elektronisk wrote:Dragonbones wrote:so I pick up some nice deli meats (or make my own)
Ok, now you are pushing it. How do you make your own meat?
First, for purchased meats, see this thread.
As for DIY, any meat which is tender enough and sliced thinly works well for sandwiches, as do those which are ground or cooked until they start falling apart. When I do a slow oven-roasted Mexican chicken, like I don't try to replicate processed round loaves of meats like bologna or water-injected, salt- and nitrite-laden meats like your typical deli meat because they're neither tasty (IMO) or healthy, but you can easily make meat-filled sandwiches without them.
1. Ground meats: obviously burgers are the easiest homemade sandwich meat, but you can get ground turkey, ground chicken, and ground lamb in addition to pork or beef (see the butcher on the east side of Zhongshan N. Rd. sec. 7?, just above Tianmu road near the gym, near the old El Gallo spot), or just pop some in a food processor or finely mince with a knife or two. Spice it well, add optional binder like egg, press or roll it very thin (super thin if using a rolling pin and putting it between sheets of oven paper), optionally bread it, and saute it. Thinly sliced meat loaf is good in sandwiches, and some people like pates.
2. Braised meats: Cook a nice fatty meat in a slow cooker or crockpot until it falls apart, like pulled pork or carnitas: link 1, link 2, link 3.
3. Roasted and thinly sliced meats: Instructions are all over the internet. Just truss up and roast yourself up something like a turkey breast, a big hunk of top sirloin for roast beef, top round, bottom round, or shoulder, etc. Or you can brine and poach chicken -- check out this torihamu, which is marinated 2 days and sous vide (gently poached -- but I'd avoid the plastic wrap method and truss it instead, as I don't trust plastics not to leach harmful chemicals or odd tastes). Here's another roast beef.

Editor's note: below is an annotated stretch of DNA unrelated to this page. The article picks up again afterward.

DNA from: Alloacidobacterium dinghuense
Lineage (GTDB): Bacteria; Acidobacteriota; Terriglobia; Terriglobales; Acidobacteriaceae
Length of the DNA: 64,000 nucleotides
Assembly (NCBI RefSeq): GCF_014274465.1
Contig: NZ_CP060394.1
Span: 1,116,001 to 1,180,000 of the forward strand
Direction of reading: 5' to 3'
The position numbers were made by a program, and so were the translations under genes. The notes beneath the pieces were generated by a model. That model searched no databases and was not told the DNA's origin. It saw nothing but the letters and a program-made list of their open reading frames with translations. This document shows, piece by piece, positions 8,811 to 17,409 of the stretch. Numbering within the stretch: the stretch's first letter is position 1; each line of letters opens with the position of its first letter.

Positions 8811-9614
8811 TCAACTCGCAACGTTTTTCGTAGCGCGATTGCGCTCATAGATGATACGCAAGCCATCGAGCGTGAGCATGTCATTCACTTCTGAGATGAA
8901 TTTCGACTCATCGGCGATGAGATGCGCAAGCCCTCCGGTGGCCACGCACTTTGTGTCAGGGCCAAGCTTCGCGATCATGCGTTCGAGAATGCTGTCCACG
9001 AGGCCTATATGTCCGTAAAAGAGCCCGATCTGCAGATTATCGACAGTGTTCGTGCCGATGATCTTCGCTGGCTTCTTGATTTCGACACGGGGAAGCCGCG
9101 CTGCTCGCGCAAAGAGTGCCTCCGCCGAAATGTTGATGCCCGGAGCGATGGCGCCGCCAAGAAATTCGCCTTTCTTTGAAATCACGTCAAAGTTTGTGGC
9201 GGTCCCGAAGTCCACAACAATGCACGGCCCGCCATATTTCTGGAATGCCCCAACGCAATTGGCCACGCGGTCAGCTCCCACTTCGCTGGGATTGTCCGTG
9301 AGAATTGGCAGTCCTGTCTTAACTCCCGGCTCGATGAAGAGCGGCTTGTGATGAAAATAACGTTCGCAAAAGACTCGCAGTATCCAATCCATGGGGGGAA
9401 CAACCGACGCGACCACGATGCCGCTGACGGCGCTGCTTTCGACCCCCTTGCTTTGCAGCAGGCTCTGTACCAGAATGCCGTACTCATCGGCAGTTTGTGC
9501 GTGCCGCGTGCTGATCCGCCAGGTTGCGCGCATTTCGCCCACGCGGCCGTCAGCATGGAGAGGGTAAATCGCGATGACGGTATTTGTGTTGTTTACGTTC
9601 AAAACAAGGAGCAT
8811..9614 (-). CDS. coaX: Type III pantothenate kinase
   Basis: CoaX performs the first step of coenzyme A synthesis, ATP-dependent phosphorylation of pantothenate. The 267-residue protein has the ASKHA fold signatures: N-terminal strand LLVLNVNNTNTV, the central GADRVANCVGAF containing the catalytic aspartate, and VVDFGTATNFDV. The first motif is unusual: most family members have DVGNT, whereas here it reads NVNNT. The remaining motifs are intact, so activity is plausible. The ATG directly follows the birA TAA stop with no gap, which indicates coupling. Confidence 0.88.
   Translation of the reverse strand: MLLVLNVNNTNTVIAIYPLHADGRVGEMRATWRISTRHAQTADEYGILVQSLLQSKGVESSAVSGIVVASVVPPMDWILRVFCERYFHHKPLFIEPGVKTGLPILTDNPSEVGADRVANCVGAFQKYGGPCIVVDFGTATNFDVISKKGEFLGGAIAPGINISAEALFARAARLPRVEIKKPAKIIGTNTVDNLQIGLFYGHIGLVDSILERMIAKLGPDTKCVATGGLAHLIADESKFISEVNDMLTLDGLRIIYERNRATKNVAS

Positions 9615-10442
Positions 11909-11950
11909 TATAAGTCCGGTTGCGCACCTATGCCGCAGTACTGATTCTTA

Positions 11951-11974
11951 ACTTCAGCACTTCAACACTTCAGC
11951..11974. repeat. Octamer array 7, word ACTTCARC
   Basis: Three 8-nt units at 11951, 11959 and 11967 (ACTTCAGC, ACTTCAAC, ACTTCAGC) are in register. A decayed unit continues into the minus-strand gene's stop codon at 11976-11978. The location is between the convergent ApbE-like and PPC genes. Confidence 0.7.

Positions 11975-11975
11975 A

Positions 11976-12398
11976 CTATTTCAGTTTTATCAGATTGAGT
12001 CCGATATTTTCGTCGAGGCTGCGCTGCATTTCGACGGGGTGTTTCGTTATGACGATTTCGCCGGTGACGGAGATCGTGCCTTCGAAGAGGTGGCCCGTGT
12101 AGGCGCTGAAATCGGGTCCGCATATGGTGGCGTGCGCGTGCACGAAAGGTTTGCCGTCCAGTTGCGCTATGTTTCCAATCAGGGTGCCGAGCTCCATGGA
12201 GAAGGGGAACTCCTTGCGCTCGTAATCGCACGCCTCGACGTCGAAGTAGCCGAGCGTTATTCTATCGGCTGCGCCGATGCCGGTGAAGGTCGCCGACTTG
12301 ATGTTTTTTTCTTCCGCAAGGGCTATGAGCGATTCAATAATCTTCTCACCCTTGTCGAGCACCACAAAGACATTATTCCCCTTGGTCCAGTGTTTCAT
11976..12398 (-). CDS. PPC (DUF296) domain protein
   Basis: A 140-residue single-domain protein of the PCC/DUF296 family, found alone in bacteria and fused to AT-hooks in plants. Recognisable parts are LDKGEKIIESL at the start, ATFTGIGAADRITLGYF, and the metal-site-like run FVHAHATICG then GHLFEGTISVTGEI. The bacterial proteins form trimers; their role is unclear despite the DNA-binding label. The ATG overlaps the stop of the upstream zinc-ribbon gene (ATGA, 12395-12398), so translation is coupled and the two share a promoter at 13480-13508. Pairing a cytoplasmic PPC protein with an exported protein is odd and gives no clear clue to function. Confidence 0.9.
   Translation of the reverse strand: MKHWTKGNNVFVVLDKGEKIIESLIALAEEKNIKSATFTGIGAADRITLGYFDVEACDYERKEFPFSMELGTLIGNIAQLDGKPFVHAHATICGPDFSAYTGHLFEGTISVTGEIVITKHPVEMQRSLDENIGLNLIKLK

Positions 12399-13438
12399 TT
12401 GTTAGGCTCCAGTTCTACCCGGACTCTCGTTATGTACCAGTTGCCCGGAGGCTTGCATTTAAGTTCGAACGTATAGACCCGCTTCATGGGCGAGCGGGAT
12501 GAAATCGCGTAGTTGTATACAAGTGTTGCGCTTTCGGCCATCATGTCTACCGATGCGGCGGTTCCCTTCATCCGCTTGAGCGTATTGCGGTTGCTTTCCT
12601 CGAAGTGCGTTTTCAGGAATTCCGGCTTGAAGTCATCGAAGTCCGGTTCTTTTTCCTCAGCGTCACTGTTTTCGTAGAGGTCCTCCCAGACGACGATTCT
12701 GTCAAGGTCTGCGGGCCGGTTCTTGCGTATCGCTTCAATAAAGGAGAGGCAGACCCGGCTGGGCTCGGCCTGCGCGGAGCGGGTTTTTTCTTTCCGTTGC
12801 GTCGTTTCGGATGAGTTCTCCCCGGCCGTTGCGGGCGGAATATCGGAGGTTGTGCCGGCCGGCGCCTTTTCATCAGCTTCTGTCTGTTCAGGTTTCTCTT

4. Terrines: Layer thin strips or off-cuts of moderately fatty meats and spices in a greased loaf pan, and bake (possibly in a bain marie). The fats render then congeal to bind the loaf together. Add a bit of gelatin if using leaner meats or precooked meats to help bind them. Chill overnight before removing from the pan, and slice thinly. Here's a nice looking recipe for duck terrine and ginger-plum salsa I think I'll try. Also see these: link link link
5. Canned, flaked seafood: Canned seafood like tuna, salmon, crab etc. can be mixed with a sauce and spices and spread on bread.